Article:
This morning, the Senate Budget Committee held a hearing entitled “Policies to Address the Crises in the Financial and Housing Markets,” at which Treasury Secretary Timothy Geithner testified as the sole witness before the Committee. In his opening statements, Secretary Geithner broadly outlined the elements of Treasury’s new Financial Stability Plan released yesterday, as follows:

  1. Increased transparency and accountability: A new framework of oversight and governance will be established to allow U.S. taxpayers to identify where their tax dollars are going, the return on the government’s investments, and the enforcement of conditions placed on banks regarding the use of government funds, lending, and executive compensation.
  2. Financial “stress test” for banks: Government agencies overseeing the nation’s major banks will initiate “a more consistent, realistic, and forward looking assessment about the risk on balance sheets,” and will provide a program of capital support for banks that need it. Conditions will be placed on the capital assistance to generate a “level of lending greater than what would have been possible in the absence of government support.”
  3. Public-Private Investment Fund: The fund, which will provide government capital and financing to leverage private capital and restart the private markets, will target legacy loans and assets burdening many financial institutions.
  4. Consumer and Business Lending Initiative: In connection with the Federal Reserve’s Term Asset-Backed Securities Loan Facility (TALF), this program is intended to “kick start the secondary lending markets, [b]ring down borrowing costs, and [h]elp get credit flowing again.”
  5. Comprehensive housing program: In the next few weeks, President Obama will release a comprehensive plan addressing the housing crisis which will help prevent avoidable foreclosures and reduce mortgage interest rates. This plan will be implemented through use of resources already authorized by Congress under the Emergency Economic Stabilization Act of 2008.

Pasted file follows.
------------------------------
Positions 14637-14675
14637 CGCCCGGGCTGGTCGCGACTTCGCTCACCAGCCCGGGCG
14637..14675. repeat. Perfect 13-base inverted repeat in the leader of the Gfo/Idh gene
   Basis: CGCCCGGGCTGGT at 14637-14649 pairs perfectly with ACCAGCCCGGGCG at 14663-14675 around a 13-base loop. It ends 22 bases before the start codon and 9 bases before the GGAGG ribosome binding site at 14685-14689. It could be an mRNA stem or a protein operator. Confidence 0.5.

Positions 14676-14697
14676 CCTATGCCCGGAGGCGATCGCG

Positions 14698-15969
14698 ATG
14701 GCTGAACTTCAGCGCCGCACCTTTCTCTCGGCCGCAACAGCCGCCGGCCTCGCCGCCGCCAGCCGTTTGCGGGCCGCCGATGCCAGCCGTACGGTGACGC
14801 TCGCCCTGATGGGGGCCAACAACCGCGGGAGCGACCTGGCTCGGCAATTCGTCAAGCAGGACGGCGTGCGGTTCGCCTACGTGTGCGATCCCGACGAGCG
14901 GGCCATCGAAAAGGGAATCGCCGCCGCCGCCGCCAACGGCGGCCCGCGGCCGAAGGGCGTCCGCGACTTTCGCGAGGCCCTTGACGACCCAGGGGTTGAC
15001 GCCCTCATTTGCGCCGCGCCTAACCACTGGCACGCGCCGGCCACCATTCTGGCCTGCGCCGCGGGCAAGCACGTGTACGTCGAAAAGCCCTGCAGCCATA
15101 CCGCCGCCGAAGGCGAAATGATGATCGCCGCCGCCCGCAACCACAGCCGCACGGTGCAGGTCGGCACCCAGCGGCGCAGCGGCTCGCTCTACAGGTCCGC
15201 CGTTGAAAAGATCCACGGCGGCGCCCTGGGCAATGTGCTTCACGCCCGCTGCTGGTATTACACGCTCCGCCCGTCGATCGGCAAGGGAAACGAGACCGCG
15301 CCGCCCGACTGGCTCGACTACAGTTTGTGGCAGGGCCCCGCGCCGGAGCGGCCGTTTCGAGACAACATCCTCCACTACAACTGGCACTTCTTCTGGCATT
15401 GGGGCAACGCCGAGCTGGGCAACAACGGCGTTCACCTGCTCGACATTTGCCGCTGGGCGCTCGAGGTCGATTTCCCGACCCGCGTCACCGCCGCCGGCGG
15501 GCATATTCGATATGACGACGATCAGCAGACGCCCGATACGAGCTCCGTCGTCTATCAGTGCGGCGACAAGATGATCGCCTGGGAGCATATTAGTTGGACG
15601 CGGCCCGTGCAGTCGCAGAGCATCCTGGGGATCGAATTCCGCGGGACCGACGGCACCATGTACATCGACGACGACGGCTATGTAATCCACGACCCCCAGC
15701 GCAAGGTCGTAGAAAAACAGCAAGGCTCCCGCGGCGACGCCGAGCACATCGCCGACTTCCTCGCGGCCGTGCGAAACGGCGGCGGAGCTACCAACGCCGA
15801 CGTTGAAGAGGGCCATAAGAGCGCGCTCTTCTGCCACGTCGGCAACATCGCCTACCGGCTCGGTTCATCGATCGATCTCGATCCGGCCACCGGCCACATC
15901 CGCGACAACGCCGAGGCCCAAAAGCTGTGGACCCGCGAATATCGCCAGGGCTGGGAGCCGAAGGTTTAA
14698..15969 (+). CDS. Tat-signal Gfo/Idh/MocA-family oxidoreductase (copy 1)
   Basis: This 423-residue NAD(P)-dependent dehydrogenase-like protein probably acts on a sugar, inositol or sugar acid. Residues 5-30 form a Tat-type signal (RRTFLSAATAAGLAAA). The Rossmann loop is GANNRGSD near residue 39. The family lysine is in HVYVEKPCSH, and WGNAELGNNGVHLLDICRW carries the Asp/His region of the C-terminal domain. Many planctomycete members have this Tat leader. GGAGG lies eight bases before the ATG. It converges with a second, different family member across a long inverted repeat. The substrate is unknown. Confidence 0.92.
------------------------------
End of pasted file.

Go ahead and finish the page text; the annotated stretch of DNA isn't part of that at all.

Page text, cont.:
Throughout the hearing, Secretary Geithner acknowledged public criticism of the lack of details released with the Financial Stability Plan, and stated that he and the Obama administration want to prioritize taking the necessary steps and time to “get it right,” prior to releasing details. However, he indicated that the President, Treasury, Federal Reserve and FDIC are making progress on determining what conditions will be imposed on banks receiving government assistance, including with respect to offering mortgage modification plans and increasing lending levels.

Committee members expressed their concerns regarding the strains being placed upon the national budget as a result of past and forthcoming government commitments to alleviate the financial and housing crises, through the imminent economic stimulus plan and investments and guarantees. While acknowledging both his past advocacy of fiscal responsibility and restraint and the “deep challenges” facing the government in balancing the budget, Secretary Geithner explained that the nation is currently experiencing a terribly challenging fiscal crisis and “inaction is not an option.” Thus, he stated, the most fiscally responsible course of action now is to address the current problems aggressively and forcefully through additional spending and tax cuts, because if “we are gradualist in approach,” it will be harder to return to a sustainable fiscal position in the future. He also maintained that it will be necessary, as the government moves forward, to lay out a set of commitments for a budget that achieves a sustainable balance in the long-term.

Secretary Geithner emphasized at various times throughout the hearing that the broad numbers cited by the media regarding budget exposure do not represent direct claims on taxpayer resources, and that he was not coming before Congress today to ask for additional resources for the Financial Stability Plan. Rather, he stated, the objective is to minimize taxpayer costs and get credit flowing through the economy again through the efficient use of resources already authorized by Congress.

Finally, several Committee members expressed their outrage of the behavior of Wall Street executives (many of whom testified at a separate hearing today before the House Financial Services Committee) that they claimed was the cause of the current crisis, inquiring what would be done to prevent this behavior in the future. Geithner acknowledged the “deep sense of distrust and outrage” created by the cumulative judgments of a few firms and their boards of directors, reiterating that Treasury had issued stringent new executive compensation limits last week for institutions receiving TARP assistance to address those concerns.